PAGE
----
This is just a part of my story, but it is not unlike so many other kids’ experience. I tell my story because I hope that the light at the end can guide someone out of a dark place.
In 3rd grade I would walk the perimeter of the playground alone. Never stopping. Never standing still long enough for anyone to notice. If I looked busy when my classmates started harassing me, the teachers were more likely to pick up on it. In 4th grade I was pulled into the school counselors office twice a week to play card games and whatnot with the other “targeted” kids during lunch. It was supposed to help us feel less alone, but it was more like putting a bullseye on our backs. In 6th grade, the kids on the bus would write ”Die b*tch” or ”No one actually cares” or “Go kill yourself” or ”When will your stupid story end?” On balls of notebook paper . Each one hurled to my assigned seat on the bus with enough sting to make it count. Those kids took every opportunity to sink their words of stone into the depths of my soul. In 7th and 8th grade I was poked with sewing needles daily, publicly teased, spit on, tripped, and harassed- to say the least. The teachers spoke about “not letting it get to me”. The administration told me they were trying to help when they asked for names. I found out the hard way that they were as powerless as I. I became a ‘library assistant’ so that I wouldn’t have to go outside for recess. By 9th grade, I stopped hoping for help. I avoided the cafeteria at all costs. I didn’t speak unless spoken to. I spent most of my time in the nurses office because well…. school was sickening. When I was raped by a boy I hoped could be my friend, my battle with depression took over. After wishing I was dead on my 14th birthday, I was marched into a scary hospital with solitude rooms, kids screaming and crying 24/7. It took me five days to get out of there. When I got home, the principal and guidance counselor pulled my parents and I into a meeting to say they thought I should stay home for the remainder of the year. There wasn’t anything anyone could do to guarantee my safety. School wasn’t an option anymore. I wasn’t safe there and everybody knew it. Finally.
In 10th grade, I moved to a small, Christian private school. Things got a lot better. I made a couple friends and started opening up a little. But the issue certainly wasn’t fixed. Rumors of a past scandal spread- it’s high school what else is new? No one bothered to ask for the truth of the events he boasted about. I went on with each day just like every other and it was mostly okay. I learned to survive and even smile. I finally felt safe. I found out that I love choir and science- of all things. I started writing poetry and performing at open mic nights. I was becoming a version of myself I actually liked. Senior year I met a girl that I really liked. I was so petrified of the feeling in my gut that said I might be gay. I’m a pastor’s kid (X2 because both my parents were pastors) living in a small, southern town and the only openly gay kid I knew was kicked out of my school after he came out. So, this was not a thing I wanted to be labeled. But I took the risk anyway. On our first date we went to see Finding Dory in the theater. I kissed her goodnight and my entire body got chills. I knew in that moment that well…“I’m like super gay”(to quote Kristen Stewart). On our second date a stranger asked us to stop holding hands while we walked around a shopping center. We went home instead. I was so afraid of the kids at school finding out that I was literally sick to my stomach every day. One day a boy who sat behind me in class, leaned over and whispered, “I bet I could turn you straight… see ya after school….”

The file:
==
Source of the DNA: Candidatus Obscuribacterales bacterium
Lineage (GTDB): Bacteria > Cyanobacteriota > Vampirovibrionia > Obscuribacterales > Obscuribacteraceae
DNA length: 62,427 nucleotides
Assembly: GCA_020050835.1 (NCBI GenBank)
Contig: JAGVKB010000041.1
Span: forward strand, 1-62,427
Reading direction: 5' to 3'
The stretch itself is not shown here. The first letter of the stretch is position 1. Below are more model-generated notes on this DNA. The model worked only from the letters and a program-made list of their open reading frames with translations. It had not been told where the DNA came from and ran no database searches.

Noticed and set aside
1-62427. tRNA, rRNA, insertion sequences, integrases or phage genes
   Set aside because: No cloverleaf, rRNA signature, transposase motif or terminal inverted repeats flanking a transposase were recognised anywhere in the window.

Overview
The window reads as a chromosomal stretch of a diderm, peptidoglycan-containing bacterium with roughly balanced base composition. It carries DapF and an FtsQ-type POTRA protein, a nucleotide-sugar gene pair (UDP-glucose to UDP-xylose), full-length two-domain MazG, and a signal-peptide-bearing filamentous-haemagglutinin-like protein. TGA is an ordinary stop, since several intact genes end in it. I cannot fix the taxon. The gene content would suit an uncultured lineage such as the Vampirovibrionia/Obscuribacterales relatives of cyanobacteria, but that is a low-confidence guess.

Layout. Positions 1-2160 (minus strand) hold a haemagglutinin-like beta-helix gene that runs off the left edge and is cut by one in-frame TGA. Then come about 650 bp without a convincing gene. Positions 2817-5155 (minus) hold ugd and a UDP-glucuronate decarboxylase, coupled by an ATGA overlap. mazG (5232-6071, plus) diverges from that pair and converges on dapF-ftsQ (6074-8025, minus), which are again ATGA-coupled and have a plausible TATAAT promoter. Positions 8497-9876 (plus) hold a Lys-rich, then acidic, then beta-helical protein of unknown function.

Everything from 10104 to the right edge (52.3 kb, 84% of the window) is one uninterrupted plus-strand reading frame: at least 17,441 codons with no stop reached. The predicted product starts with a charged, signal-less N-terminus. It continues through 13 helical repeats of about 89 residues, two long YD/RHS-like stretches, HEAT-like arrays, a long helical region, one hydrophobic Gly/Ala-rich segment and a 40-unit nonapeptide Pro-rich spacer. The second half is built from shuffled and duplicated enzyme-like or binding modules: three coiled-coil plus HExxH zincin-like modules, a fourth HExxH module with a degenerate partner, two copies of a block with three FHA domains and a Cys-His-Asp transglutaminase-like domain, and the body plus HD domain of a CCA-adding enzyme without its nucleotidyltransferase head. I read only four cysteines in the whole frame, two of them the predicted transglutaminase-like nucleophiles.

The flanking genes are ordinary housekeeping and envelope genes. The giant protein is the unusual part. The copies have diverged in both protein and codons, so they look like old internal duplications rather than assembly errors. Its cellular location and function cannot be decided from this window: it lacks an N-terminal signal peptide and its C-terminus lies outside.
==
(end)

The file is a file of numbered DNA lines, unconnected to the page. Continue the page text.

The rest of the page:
I ran. Fast.
The rest is a blur. I started having flashbacks of my rape which no one knew about and everything came crashing down. I couldn’t breathe. I couldn’t stand. I was completely consumed by fear and self-hate and despair until I couldn’t take it anymore. I attempted suicide.
I was rushed to the hospital and got the help I needed. The first person I came out to was a girl I met in the hospital. She said something I’ll never forget. “Sarah, you have a light in you. You make everyone in here smile and feel safe. I know you don’t see it, but it’s there. It’s always been there; you just need to let it shine.”
Today (almost 4 years later) I am out and have an amazing support system! I was the first of several out members at my church and we are thriving. I received a life-altering assistance dog that has totally transformed my mental health. Oh! And I found my passion working as an after school teacher where I get to help kids who are being bullied too. I have found a beautiful way to combine all the things that make me who I am to create this collage that is my life. I am so glad I stayed to live all these tomorrows because I turned out to be a pretty badass human being.
Submitted by Sarah.